Radio Cairo also broadcast Hebrew language propaganda. Not always correctly. “Our forces charge on all fronts” came out “on all brassieres” https://twitter.com/LahavHarkov/status/871957632923389952 …
Still, given the magnitude of their losses, the Egyptian government and armed forces are finally beginning to admit to enemy gains.
Now they’re looking for someone else to blame.
Today Egyptian President Nasser accused the U.S. and Britain for setting his country up for a fall. He’s been spending the day lashing out at the Americans and the British, insisting that he has “conclusive evidence” of how they “turned the tide of battle” against the Arabs by assisting the Israelis with a “large scale air intervention.”
Arab radio stations are repeating these bogus charges (British Foreign Secretary George Brown has reportedly called it a “monstrous story” and US Secretary of State Dean Rusk says is “utterly and wholly false.”)
It’s obvious that Nasser wants to give himself an “alibi for the bad showing” of his country’s military. The reactions of an angry and frustrated public have been predictably ugly.
Furious mobs sacked the American and British consulates in Alexandria and set the US Embassy on fire (Syrian rioters also broke windows and caused extensive property damage to the American and British embassies in Damascus today too). Now, we’re hearing reports that Egypt’s Interior Ministry has ordered all Americans, including journalists, to leave the country immediately.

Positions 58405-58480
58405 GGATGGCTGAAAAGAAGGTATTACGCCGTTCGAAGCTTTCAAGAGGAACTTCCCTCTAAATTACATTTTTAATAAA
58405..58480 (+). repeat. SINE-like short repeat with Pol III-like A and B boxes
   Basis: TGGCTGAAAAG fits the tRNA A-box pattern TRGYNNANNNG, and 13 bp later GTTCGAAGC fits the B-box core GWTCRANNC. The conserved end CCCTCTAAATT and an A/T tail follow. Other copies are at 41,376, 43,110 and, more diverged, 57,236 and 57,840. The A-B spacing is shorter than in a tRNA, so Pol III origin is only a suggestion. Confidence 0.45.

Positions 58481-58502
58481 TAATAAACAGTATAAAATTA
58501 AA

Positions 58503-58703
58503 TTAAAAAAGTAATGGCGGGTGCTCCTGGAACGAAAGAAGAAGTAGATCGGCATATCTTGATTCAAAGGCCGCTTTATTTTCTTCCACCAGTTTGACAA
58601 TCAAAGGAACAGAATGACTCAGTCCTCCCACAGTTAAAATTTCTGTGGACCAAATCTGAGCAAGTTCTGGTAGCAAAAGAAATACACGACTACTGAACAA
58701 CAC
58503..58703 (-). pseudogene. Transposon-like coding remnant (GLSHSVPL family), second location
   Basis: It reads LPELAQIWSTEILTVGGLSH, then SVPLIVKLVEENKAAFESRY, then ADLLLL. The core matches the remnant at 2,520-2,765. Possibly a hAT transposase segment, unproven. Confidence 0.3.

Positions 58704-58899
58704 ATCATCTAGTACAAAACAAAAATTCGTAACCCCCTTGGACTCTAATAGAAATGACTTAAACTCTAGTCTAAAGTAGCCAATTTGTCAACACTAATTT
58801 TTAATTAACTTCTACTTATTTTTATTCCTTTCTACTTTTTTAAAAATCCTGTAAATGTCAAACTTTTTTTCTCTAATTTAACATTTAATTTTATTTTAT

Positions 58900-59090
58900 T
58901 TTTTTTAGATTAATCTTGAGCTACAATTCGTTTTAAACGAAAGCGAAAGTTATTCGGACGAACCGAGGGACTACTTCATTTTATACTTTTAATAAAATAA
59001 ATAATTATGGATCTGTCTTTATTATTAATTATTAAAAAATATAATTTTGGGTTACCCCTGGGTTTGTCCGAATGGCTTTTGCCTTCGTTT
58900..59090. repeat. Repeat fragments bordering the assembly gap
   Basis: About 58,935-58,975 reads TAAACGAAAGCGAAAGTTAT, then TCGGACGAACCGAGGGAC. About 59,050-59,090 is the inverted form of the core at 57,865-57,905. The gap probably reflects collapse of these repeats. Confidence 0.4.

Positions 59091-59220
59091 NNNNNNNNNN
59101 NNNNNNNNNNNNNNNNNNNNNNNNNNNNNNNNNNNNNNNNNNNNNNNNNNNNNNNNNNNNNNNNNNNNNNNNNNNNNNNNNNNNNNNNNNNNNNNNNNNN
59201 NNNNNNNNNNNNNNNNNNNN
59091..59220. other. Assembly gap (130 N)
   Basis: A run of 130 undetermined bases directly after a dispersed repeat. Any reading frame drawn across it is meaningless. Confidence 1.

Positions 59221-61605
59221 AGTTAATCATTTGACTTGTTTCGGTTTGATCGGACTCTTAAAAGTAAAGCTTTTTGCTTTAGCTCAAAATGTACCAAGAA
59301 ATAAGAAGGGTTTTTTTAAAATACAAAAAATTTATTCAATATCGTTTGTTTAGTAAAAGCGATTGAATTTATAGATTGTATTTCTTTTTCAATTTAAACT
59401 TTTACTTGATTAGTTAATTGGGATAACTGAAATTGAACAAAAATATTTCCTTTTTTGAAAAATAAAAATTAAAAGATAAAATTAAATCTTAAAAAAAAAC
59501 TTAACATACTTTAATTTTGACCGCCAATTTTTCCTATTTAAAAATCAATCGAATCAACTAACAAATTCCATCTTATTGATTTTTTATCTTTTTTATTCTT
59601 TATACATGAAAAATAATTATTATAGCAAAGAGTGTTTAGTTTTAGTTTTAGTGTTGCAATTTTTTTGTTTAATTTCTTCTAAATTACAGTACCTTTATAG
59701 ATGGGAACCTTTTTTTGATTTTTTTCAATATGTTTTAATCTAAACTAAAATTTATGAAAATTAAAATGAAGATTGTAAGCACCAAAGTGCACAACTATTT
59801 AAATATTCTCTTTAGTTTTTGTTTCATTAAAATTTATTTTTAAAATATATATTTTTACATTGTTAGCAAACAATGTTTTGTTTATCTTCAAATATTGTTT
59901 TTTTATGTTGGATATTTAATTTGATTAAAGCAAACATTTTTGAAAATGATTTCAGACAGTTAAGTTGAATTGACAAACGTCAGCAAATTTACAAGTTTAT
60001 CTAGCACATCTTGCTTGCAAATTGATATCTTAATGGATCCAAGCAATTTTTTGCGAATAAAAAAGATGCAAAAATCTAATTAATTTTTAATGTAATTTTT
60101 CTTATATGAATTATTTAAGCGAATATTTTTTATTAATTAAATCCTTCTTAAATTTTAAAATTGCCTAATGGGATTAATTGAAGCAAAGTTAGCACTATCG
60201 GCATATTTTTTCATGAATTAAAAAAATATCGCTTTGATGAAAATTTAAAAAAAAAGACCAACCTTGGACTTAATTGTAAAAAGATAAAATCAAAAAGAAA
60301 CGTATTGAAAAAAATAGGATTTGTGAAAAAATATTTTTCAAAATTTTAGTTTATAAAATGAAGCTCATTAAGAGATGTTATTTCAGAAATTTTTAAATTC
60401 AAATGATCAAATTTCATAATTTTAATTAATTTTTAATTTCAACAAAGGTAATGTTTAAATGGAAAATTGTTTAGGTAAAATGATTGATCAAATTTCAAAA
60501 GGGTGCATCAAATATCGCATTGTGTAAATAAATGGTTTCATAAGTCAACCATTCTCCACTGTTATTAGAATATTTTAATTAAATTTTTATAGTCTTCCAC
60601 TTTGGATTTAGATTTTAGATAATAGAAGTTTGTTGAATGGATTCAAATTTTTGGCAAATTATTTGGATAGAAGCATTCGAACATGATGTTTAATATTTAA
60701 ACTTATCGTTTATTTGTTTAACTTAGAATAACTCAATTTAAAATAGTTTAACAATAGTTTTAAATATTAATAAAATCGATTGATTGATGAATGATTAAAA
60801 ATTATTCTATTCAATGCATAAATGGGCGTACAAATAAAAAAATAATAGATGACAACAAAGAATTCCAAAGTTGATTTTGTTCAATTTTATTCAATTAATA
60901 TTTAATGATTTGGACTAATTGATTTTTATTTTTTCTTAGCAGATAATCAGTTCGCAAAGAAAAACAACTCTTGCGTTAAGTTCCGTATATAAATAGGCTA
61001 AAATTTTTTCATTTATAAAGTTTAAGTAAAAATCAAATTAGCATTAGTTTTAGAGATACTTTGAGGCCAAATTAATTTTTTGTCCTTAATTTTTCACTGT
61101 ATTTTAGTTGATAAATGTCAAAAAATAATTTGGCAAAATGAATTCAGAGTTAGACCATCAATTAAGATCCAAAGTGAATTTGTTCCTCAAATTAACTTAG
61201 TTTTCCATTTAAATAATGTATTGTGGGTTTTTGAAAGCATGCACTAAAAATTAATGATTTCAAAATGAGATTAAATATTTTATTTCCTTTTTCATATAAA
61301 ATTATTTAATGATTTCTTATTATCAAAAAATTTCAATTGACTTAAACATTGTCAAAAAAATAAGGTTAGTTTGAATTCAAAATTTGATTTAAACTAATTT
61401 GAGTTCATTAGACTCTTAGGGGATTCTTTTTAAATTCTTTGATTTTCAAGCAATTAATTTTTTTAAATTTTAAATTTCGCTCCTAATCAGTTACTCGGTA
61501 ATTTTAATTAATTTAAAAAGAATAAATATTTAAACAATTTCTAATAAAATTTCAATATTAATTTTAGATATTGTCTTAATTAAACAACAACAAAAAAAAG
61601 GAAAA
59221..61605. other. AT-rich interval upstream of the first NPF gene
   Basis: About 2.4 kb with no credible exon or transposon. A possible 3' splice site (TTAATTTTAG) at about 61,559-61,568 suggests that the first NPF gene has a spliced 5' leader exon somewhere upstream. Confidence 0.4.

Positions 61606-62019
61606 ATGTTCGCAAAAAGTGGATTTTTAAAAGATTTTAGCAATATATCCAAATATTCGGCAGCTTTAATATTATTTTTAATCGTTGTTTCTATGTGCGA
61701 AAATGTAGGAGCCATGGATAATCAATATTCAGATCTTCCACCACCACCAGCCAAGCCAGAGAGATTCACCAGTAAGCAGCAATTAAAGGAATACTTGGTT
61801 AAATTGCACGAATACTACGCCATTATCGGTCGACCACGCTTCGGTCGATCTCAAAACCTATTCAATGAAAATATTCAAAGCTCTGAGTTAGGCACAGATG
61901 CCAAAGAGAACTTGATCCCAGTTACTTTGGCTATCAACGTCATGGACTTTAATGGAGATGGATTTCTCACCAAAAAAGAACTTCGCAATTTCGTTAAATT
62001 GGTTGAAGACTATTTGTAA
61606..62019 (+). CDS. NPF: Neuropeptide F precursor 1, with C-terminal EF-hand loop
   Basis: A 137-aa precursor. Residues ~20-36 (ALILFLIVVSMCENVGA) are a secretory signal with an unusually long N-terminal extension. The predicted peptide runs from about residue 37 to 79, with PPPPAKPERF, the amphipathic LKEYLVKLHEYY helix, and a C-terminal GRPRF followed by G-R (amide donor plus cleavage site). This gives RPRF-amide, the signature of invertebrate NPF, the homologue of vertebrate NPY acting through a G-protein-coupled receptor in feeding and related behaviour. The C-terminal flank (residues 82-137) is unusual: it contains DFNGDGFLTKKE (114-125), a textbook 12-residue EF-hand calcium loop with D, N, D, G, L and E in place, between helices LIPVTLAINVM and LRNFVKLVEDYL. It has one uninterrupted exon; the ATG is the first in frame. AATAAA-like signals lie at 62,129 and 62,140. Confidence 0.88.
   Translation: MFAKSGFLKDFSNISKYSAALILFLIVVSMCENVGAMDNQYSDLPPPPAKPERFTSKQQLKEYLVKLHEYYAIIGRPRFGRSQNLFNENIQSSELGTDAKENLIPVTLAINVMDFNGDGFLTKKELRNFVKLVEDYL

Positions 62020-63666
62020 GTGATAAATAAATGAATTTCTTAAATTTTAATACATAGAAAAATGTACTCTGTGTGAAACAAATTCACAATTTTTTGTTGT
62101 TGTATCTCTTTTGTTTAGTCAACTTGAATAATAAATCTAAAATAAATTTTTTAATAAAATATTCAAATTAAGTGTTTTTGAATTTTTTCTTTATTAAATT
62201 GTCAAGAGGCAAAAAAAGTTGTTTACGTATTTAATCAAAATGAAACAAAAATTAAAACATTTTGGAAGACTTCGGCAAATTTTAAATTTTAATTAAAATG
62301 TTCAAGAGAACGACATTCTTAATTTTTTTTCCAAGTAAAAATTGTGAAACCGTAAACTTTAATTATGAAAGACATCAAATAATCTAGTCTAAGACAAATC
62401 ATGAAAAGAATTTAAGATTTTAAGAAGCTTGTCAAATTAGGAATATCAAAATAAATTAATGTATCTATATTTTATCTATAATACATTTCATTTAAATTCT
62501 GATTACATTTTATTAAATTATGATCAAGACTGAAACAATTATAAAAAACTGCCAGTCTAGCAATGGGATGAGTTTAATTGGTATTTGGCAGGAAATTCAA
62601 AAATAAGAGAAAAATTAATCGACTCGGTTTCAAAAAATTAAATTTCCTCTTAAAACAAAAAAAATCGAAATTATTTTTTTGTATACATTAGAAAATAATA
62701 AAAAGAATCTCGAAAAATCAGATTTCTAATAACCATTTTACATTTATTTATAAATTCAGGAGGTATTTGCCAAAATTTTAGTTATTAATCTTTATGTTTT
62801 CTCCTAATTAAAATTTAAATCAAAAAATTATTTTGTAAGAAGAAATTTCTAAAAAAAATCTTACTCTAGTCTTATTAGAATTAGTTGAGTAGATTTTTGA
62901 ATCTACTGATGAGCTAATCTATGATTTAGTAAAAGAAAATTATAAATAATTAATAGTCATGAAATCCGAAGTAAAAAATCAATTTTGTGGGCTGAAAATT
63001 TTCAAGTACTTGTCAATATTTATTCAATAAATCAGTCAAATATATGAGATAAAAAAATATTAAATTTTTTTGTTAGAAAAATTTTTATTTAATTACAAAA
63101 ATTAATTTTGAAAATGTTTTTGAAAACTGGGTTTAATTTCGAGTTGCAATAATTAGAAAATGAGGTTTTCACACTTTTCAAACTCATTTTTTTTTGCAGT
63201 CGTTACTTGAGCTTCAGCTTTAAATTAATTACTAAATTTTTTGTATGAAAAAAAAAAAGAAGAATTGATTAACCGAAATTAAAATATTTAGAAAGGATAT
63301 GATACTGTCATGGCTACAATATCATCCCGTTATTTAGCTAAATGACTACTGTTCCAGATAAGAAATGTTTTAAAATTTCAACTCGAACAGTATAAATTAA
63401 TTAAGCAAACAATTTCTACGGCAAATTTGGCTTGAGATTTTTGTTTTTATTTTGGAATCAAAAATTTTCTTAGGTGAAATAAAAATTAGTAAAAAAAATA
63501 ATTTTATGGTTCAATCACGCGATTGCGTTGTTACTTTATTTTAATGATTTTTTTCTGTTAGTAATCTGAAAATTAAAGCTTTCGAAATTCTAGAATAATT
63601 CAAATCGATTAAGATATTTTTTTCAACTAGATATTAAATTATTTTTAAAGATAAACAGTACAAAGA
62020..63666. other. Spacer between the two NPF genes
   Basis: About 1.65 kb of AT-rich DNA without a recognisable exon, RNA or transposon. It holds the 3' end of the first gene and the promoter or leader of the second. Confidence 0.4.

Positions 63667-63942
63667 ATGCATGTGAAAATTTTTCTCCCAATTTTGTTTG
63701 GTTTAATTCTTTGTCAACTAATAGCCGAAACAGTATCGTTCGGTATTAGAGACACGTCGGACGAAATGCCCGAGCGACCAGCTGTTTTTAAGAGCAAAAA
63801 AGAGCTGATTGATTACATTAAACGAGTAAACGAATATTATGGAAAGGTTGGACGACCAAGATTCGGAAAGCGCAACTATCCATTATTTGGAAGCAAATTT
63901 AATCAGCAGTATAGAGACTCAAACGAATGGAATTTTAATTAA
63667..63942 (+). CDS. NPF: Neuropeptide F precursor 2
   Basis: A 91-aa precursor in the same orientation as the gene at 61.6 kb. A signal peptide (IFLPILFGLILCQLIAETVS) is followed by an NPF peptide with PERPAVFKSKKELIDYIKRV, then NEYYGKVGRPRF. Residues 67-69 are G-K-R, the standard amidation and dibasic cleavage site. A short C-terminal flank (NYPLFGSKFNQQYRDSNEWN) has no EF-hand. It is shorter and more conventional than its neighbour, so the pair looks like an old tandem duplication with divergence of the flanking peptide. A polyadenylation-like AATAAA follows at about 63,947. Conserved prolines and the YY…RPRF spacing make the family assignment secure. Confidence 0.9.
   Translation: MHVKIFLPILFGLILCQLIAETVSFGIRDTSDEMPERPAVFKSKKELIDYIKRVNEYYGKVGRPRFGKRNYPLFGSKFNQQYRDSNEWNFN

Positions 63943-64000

So far, six Arab states have cut off ties with the U.S., believing in Nasser’s lies. Maybe they think what’s been happening over the last 48 hours is a repeat of the 1956 Sinai campaign, when French and British forces engaged alongside Israel.
But anyone believing that is deluded.
As Israeli PM Levi Eshkol publicly stated yesterday: “On the Israeli side there are only Israeli soldiers.”
The reality is that the U.S. and Britain have done little to help Israel. The US has declared its neutrality in “thought, word, and deed” and the British have stated that they “aren’t taking sides.” Meanwhile, instead of reigning in their Arab state clients, all the Soviets seem capable of doing is calling for a reversal to the gains that the Jewish state has managed to make in its stunning feat of arms over the last two days.
Israel faced Arab armies alone in 1967. U.S. neutral. French cut off weapons. https://www.theguardian.com/world/2017/jun/06/six-day-war-israel-air-successes-egypt-1967?CMP=share_btn_tw …
The UN Security Council has now unanimously called for an immediate cease fire. Israel reportedly would welcome one, but only if it comes with a “sincere acceptance” by the Arab governments.